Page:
The Copernican Revolution in the History of Interpretation of Job 28 - 10.1628/jsq-2020-0023 - Mohr Siebeck
Jewish Studies

Aslan Cohen Mizrahi

The Copernican Revolution in the History of Interpretation of Job 28

Section: Articles
Jewish Studies Quarterly (JSQ)

Volume 27 () / Issue 4, pp. 362-393 (32)
Published 23.11.2020

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While the overwhelming majority of modern scholars assume that the unspecified subject of Job 28:1–11 is human, before the 13th century virtually all exegetes assumed that subject was divine. Thus, there was a major shift in the interpretation of Job 28. The first interpreter to have proposed an »anthropocentric« reading of the biblical chapter was Immanuel of Rome, whose commentary on Job remains unpublished. Here I offer a short summary of the »theocentric« commentaries and a brief intellectual profile of Immanuel, as well as a close reading of his interpretation of the chapter. This analysis shows that this reading was shaped by rationalistic and humanistic tendencies Immanuel had absorbed both from his own Jewish background and from early Renaissance Italy. Although the »theocentric« approach dominated the minds of readers who were closer in time to the biblical text than we are, the anthropocentric interpretation should be preferred.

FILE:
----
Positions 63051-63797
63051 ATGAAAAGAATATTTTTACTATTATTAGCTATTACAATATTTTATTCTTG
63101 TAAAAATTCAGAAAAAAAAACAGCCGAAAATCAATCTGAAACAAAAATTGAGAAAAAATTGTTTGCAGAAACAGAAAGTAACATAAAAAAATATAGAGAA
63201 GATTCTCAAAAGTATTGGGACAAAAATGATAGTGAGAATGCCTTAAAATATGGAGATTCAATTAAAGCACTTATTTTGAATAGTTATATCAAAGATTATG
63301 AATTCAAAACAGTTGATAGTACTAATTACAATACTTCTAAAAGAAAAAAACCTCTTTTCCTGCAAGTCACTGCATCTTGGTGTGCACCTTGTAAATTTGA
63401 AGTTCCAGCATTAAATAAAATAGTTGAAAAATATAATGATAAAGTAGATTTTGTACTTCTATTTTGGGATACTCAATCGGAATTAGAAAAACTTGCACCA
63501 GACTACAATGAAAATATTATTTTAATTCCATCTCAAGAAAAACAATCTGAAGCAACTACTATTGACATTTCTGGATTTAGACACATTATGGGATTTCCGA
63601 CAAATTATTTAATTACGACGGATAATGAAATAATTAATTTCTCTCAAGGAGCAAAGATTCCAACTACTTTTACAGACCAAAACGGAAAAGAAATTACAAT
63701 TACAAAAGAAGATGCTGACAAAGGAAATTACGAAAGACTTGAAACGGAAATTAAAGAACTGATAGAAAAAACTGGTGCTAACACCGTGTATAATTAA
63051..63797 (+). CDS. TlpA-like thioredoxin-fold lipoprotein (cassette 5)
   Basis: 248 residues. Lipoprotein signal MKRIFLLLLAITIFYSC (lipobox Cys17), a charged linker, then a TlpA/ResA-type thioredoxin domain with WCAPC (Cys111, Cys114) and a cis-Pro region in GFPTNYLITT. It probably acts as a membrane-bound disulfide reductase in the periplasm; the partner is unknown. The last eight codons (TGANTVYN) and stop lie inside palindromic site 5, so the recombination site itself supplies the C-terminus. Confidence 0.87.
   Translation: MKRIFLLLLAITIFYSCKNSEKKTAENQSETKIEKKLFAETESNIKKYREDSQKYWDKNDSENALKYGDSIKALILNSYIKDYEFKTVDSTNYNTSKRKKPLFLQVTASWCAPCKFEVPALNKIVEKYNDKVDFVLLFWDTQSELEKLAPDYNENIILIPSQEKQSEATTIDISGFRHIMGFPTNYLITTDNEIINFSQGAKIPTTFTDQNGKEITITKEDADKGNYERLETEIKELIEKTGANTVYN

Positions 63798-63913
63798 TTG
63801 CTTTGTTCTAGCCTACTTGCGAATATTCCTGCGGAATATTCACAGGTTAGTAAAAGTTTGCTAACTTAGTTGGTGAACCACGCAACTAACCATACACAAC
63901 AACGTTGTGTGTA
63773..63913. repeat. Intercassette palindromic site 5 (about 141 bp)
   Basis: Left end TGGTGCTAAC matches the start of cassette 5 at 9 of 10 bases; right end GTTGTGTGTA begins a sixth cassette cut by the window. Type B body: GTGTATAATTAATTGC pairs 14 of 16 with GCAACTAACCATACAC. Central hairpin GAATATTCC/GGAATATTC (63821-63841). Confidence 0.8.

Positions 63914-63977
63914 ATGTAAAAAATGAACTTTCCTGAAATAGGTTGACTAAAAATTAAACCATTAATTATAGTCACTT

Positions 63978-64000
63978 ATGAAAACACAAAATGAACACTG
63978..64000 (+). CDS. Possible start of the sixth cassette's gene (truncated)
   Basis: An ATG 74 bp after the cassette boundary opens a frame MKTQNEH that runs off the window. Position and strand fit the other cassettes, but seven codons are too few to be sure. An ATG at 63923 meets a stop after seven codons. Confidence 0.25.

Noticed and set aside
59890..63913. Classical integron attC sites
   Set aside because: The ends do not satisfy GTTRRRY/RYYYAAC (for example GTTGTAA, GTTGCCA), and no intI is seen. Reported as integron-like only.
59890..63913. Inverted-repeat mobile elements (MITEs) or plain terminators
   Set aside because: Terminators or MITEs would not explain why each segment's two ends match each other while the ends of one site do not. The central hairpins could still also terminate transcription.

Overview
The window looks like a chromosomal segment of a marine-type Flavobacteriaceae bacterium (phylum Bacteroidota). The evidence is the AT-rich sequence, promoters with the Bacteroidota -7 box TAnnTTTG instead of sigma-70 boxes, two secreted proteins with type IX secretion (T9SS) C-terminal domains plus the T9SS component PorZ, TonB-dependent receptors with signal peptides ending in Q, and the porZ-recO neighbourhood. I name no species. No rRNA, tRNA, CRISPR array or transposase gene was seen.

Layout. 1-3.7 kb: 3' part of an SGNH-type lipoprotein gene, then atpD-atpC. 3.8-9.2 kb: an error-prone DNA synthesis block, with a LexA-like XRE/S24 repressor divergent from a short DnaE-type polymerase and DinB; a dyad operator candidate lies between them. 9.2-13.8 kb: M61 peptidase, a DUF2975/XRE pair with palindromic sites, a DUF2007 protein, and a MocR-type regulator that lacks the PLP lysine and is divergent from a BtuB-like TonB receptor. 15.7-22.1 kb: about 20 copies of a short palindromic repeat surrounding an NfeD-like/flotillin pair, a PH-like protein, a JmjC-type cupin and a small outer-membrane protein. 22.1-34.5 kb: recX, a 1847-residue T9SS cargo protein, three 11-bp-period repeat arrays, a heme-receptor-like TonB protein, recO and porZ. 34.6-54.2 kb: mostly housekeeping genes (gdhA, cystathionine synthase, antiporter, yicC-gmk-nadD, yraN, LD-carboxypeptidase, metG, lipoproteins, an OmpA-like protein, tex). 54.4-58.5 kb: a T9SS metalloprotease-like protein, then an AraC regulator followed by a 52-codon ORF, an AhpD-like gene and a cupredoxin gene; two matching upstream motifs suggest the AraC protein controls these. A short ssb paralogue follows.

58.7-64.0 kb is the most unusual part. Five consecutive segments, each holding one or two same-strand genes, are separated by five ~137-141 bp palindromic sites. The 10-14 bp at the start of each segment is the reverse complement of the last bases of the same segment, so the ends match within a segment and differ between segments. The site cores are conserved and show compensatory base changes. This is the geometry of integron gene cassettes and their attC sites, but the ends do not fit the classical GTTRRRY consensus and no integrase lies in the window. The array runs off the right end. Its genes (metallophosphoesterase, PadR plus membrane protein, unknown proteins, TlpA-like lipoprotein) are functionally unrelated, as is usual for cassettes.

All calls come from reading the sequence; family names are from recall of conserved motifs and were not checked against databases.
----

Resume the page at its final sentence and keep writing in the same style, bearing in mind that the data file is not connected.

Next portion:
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Aslan Cohen Mizrahi No current data available.